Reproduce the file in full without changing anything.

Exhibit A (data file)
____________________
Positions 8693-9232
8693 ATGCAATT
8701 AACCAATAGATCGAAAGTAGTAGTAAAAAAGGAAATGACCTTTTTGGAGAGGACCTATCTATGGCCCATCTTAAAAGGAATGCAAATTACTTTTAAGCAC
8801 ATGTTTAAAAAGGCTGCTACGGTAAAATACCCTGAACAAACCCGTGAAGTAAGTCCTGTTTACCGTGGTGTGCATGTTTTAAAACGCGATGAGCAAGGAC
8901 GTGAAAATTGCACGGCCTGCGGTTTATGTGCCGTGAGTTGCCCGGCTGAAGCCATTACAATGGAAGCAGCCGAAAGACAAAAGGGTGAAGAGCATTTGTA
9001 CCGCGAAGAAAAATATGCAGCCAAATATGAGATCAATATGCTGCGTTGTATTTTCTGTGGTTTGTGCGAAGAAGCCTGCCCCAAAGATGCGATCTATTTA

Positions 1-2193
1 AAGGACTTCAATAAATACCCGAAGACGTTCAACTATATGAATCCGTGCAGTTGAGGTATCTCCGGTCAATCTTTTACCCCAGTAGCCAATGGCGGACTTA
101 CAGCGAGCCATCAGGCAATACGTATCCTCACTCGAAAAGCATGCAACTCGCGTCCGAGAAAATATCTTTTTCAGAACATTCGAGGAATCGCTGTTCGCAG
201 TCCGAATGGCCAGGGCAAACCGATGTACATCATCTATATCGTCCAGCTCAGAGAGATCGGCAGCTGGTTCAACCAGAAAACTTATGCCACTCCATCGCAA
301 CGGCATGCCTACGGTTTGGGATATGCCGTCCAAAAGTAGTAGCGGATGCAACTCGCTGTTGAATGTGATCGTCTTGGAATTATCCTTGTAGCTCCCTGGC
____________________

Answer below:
Positions 8693-9232
8693 ATGCAATT
8701 AACCAATAGATCGAAAGTAGTAGTAAAAAAGGAAATGACCTTTTTGGAGAGGACCTATCTATGGCCCATCTTAAAAGGAATGCAAATTACTTTTAAGCAC
8801 ATGTTTAAAAAGGCTGCTACGGTAAAATACCCTGAACAAACCCGTGAAGTAAGTCCTGTTTACCGTGGTGTGCATGTTTTAAAACGCGATGAGCAAGGAC
8901 GTGAAAATTGCACGGCCTGCGGTTTATGTGCCGTGAGTTGCCCGGCTGAAGCCATTACAATGGAAGCAGCCGAAAGACAAAAGGGTGAAGAGCATTTGTA
9001 CCGCGAAGAAAAATATGCAGCCAAATATGAGATCAATATGCTGCGTTGTATTTTCTGTGGTTTGTGCGAAGAAGCCTGCCCCAAAGATGCGATCTATTTA

Positions 1-2193
1 AAGGACTTCAATAAATACCCGAAGACGTTCAACTATATGAATCCGTGCAGTTGAGGTATCTCCGGTCAATCTTTTACCCCAGTAGCCAATGGCGGACTTA
101 CAGCGAGCCATCAGGCAATACGTATCCTCACTCGAAAAGCATGCAACTCGCGTCCGAGAAAATATCTTTTTCAGAACATTCGAGGAATCGCTGTTCGCAG
201 TCCGAATGGCCAGGGCAAACCGATGTACATCATCTATATCGTCCAGCTCAGAGAGATCGGCAGCTGGTTCAACCAGAAAACTTATGCCACTCCATCGCAA
301 CGGCATGCCTACGGTTTGGGATATGCCGTCCAAAAGTAGTAGCGGATGCAACTCGCTGTTGAATGTGATCGTCTTGGAATTATCCTTGTAGCTCCCTGGC